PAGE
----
Pastor seeks to console scattered flock after tornado

DODGE CITY, Kan. – With his church believed to be destroyed by a powerful tornado and his parishioners “scattered to the four winds,” Father Gregory LeBlanc, pastor of St. Joseph Parish in Greensburg, spent part of May 6 visiting the displaced in local shelters.

“St. Joseph Church seems to have been one of the structures devastated by Friday night’s tornado. By most accounts it was destroyed,” Father LeBlanc said in a parish bulletin posted on the Web site of the Diocese of Dodge City.

“It was so good to visit with a number of you Sunday in the shelters,” the priest said. “I am at a loss as we look at what needs to be done now and what needs to be done in the future. God bless us and keep us together even as we are scattered about.”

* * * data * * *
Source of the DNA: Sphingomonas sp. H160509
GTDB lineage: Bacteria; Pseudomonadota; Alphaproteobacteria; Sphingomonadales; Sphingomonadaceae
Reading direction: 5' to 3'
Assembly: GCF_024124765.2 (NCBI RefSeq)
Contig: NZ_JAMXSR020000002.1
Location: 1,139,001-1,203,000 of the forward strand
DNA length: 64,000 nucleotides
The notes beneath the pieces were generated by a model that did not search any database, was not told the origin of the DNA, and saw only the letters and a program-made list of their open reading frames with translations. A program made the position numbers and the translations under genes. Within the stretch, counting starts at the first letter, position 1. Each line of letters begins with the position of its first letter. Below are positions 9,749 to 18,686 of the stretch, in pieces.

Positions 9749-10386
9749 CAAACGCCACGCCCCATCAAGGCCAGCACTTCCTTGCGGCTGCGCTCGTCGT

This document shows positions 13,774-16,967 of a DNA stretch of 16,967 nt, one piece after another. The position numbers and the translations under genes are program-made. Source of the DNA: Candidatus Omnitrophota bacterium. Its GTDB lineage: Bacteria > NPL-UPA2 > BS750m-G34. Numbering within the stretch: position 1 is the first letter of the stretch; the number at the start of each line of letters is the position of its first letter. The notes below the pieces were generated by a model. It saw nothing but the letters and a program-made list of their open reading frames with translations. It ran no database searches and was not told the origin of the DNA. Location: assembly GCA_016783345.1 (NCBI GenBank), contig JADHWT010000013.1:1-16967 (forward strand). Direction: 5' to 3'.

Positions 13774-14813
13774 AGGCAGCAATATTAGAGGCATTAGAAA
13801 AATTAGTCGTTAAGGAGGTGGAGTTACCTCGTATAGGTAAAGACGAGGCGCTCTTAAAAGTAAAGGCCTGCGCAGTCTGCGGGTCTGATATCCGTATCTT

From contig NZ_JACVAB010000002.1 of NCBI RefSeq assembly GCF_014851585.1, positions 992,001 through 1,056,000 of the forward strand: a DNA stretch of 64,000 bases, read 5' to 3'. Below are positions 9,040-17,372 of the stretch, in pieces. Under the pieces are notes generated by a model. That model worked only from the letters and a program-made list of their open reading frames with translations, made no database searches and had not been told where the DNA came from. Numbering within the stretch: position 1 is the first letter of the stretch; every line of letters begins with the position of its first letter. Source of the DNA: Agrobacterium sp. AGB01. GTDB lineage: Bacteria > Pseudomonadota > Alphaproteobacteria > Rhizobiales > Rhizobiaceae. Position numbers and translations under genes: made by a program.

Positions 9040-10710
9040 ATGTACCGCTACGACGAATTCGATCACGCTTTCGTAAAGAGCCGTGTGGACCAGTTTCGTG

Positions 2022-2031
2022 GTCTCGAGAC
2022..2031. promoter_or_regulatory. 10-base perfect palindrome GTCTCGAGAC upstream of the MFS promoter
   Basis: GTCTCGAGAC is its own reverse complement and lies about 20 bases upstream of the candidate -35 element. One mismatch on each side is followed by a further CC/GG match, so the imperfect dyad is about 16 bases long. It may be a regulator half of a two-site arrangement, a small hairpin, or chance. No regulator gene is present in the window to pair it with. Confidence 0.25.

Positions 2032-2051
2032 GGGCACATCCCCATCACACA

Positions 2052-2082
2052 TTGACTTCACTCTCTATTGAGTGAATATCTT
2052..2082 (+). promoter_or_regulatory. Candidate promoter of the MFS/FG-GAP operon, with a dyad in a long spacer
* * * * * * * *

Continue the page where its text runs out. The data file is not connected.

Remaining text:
Bishop Ronald M. Gilmore of Dodge City asked for prayers for the people of Greensburg and other towns devastated by the May 4 tornado, which the National Weather Service classified as an F5 storm, with winds exceeding 200 mph.

“In addition to our prayerful support, I know that we want to be of whatever material assistance we can be,” the bishop said in a May 7 statement. “Catholic Social Service plays a distinctive role in responding to these crises.”

Bishop Gilmore asked each parish in the diocese to hold a special collection or send funds from its general treasury to assist in the recovery efforts.
At least 10 people died in the tornado. Greensburg, a town of about 1,500 people, was about 95 percent destroyed, according to City Administrator Steve Hewitt.

Catholic Review

Catholic Review

The Catholic Review is the official publication of the Archdiocese of Baltimore.